How can I file for bankruptcy without the risk of going to jail? 16 Answers as of July 30, 2011

4 years ago, when I was 18, I lied about my income on multiple auto loan apps, and bought several cars with fake pay stubs and never payed for them. About $350,000 worth. All have been repossessed. Now, years later, I am 22 and I see that what I did must have been illegal. I owe all of this debt, with many judgments, that would truly take me a lifetime to pay. These banks seem to never have caught on to this. I assume I would file chapter 7 because I own nothing but Im scared that if I do I may be sent to jail for this childish mistake. What should I do?

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Theodore N. Stapleton, PC
Theodore N. Stapleton, PC | Theodore N. Stapleton
You won't necessarily go to jail. If you file a chapter 7 bankruptcy proceeding the creditors may or may noy object to the dischargeability of the debts involving misrepresentations on loan applications.
Answer Applies to: Georgia
Replied: 7/25/2011
Janet A. Lawson Bankruptcy Attorney
Janet A. Lawson Bankruptcy Attorney | Janet Lawson
See a lawyer. Do it now. Find one at NACBA.com. Chapter 13 will set you up with a payment plan and avoid the problems you will have in chapter 7. Good for you for realizing your mistakes. Many people far older than you never see the error of their ways.
Answer Applies to: California
Replied: 7/25/2011
Dearbonn Law Offices
Dearbonn Law Offices | Ajibola Oluyemisi Oladapo
You risk going to jail if you file bankruptcy and the Bankruptcy court becomes aware of your fraud.
Answer Applies to: Washington
Replied: 7/24/2011
Benson Law Firm
Benson Law Firm | David Benson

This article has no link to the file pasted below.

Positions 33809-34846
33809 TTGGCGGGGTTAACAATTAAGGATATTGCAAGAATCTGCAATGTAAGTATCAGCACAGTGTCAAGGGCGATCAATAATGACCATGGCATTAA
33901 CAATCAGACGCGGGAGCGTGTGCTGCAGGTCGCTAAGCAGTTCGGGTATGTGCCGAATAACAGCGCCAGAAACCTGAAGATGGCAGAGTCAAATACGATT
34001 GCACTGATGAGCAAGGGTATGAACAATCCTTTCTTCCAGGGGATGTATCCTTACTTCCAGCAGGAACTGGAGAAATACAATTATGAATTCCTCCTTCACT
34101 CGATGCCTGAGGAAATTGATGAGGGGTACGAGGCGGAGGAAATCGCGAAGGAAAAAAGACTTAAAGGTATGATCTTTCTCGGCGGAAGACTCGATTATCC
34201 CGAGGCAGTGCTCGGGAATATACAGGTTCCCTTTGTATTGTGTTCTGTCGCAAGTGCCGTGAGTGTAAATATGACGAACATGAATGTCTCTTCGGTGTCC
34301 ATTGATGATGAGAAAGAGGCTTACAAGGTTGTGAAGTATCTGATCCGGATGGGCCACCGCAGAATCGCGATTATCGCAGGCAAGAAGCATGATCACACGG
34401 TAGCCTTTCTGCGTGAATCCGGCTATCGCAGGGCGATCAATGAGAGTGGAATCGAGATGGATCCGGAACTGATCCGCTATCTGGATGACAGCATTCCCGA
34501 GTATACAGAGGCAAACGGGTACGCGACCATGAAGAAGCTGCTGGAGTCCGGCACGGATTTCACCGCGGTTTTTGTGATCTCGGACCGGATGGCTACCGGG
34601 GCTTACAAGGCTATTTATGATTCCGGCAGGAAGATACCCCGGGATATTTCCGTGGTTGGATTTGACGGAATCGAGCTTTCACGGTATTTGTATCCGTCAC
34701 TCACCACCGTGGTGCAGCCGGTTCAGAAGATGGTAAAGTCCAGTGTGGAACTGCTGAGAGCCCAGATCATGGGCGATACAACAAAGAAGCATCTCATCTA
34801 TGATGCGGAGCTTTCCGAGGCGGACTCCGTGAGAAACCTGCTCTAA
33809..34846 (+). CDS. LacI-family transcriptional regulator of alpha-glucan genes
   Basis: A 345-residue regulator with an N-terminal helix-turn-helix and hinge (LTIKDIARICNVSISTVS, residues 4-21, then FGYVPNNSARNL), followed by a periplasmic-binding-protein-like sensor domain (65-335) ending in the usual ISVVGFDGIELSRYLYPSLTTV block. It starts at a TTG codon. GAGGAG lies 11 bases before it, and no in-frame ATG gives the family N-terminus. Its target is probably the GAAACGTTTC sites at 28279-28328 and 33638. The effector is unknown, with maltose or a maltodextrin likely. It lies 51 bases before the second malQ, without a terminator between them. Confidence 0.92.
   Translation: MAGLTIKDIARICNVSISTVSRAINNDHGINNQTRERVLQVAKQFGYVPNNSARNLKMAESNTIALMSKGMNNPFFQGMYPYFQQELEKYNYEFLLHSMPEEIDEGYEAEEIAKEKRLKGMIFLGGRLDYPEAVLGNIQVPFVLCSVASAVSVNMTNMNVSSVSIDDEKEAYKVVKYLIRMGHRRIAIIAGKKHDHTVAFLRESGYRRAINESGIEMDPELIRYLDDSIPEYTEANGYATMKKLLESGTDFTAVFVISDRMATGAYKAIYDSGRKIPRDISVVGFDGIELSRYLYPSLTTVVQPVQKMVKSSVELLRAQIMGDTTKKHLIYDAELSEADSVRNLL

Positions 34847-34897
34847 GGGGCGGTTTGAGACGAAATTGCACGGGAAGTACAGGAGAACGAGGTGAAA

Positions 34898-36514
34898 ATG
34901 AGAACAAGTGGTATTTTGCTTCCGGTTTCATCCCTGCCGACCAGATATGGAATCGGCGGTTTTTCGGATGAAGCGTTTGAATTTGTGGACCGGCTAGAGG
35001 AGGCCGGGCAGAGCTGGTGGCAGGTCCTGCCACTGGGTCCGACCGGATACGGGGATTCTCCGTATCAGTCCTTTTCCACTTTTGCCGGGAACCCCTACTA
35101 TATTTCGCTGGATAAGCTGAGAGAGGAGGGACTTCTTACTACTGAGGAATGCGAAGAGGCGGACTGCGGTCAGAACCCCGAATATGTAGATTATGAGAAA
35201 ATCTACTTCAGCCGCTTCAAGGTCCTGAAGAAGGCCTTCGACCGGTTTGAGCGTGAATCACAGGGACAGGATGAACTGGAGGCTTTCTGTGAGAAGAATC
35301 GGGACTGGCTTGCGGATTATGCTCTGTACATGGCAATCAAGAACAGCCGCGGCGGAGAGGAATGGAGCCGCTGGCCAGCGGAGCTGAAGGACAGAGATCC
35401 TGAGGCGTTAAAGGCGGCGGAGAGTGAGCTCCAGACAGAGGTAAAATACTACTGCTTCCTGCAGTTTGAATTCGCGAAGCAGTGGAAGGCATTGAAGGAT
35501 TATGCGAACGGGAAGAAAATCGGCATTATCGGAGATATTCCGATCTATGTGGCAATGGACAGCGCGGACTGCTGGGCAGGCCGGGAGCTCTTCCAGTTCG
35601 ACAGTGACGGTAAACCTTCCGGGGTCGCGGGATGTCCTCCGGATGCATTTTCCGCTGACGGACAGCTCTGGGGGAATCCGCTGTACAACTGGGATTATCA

You should not talk about this on a public bulletin board. Although Ohio's statute of limitations for civil fraud is 4 years and you may be off the hook there, criminal fraud is 1 year from the discovery of the offense. You want to let sleeping dogs lie. And besides, it is true that debts incurred through fraud are, in most cases, nondischargeable. But look at it this way: If you don't have any assets to seize, your creditors may not bother coming after you since you're probably judgment-proof. In fact, they may just write off the debt as uncollectible.
Answer Applies to: Ohio
Replied: 7/24/2011
Bankruptcy Law office of Bill Rubendall
Bankruptcy Law office of Bill Rubendall | William M. Rubendall
There is no debtor's prison in the United States. However, if you falsely make statements in your bankruptcy you can go to prison or been fined or both. If you have incurred debt by fraud you shouldn't file chapter 7. Chapter 13 is a better alternative since fraud can be discharged.
Answer Applies to: California
Replied: 7/24/2011
    Law Offices of Daniel Moulton
    Law Offices of Daniel Moulton | Daniel Moulton
    Jail is unlikely. In 17 years, I have yet to see a bank go back to the application process to file charges. Various statutes of limitations apply too.
    Answer Applies to: Illinois
    Replied: 7/24/2011
    Mauritz Van Niekerk, Attorneys at Law
    Mauritz Van Niekerk, Attorneys at Law | Christiaan van Niekerk
    The Bankruptcy Court is not the Criminal court. You will testify under oath but they do not report unless someone asks for the transcripts. I suggest cleaning yourself up with u Chapter 7 and then START FRESH. If something comes out about your situation deal with it then BUT START OVER and start doing things right. Without Bankruptcy you cannot start over.
    Answer Applies to: New York
    Replied: 7/24/2011
    Carballo Law Offices
    Carballo Law Offices | Tony E. Carballo